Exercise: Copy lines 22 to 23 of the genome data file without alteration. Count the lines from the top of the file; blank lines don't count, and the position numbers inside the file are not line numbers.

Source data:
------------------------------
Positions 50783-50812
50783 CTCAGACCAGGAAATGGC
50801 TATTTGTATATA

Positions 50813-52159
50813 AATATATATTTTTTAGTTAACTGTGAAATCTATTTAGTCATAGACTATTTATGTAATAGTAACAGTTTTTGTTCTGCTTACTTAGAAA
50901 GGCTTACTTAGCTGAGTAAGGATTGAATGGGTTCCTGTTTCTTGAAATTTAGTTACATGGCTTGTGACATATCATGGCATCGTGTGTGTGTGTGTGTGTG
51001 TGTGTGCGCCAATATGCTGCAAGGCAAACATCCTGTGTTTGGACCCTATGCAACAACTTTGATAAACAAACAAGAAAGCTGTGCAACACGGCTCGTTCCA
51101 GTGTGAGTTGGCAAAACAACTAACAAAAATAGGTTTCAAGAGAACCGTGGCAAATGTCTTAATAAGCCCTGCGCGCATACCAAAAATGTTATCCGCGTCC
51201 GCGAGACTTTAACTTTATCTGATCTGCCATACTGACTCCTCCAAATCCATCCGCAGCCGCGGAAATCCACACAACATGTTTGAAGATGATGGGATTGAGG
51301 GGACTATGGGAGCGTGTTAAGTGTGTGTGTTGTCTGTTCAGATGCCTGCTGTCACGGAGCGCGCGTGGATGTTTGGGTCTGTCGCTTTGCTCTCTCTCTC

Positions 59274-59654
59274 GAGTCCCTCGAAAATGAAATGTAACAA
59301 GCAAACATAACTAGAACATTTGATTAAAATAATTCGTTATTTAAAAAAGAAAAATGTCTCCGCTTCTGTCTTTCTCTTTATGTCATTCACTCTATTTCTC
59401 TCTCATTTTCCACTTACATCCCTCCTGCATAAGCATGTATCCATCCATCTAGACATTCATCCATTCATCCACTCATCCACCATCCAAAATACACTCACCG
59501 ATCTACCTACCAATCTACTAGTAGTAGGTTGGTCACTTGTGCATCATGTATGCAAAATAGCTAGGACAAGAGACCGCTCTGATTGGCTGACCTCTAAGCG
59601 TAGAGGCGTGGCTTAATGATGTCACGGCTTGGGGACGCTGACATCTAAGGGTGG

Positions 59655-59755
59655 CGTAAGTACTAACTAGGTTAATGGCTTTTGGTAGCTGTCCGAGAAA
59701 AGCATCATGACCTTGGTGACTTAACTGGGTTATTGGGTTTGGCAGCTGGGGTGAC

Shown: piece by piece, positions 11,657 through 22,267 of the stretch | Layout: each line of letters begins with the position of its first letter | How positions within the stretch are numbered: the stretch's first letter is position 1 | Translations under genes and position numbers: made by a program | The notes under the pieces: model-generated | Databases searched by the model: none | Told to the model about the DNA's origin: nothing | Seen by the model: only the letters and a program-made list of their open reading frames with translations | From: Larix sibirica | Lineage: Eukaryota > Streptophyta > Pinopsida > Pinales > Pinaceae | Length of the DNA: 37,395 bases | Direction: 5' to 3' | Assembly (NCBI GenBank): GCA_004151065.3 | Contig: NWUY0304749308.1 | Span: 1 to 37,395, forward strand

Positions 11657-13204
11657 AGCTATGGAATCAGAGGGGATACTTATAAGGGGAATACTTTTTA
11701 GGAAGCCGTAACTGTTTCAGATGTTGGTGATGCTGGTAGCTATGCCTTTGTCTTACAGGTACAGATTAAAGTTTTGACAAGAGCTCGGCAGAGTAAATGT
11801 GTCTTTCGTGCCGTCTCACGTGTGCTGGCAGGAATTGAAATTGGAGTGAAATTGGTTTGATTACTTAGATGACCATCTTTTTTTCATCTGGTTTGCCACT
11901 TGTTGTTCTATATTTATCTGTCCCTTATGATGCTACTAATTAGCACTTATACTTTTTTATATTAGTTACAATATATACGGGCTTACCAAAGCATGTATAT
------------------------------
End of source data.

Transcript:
11657 AGCTATGGAATCAGAGGGGATACTTATAAGGGGAATACTTTTTA
11701 GGAAGCCGTAACTGTTTCAGATGTTGGTGATGCTGGTAGCTATGCCTTTGTCTTACAGGTACAGATTAAAGTTTTGACAAGAGCTCGGCAGAGTAAATGT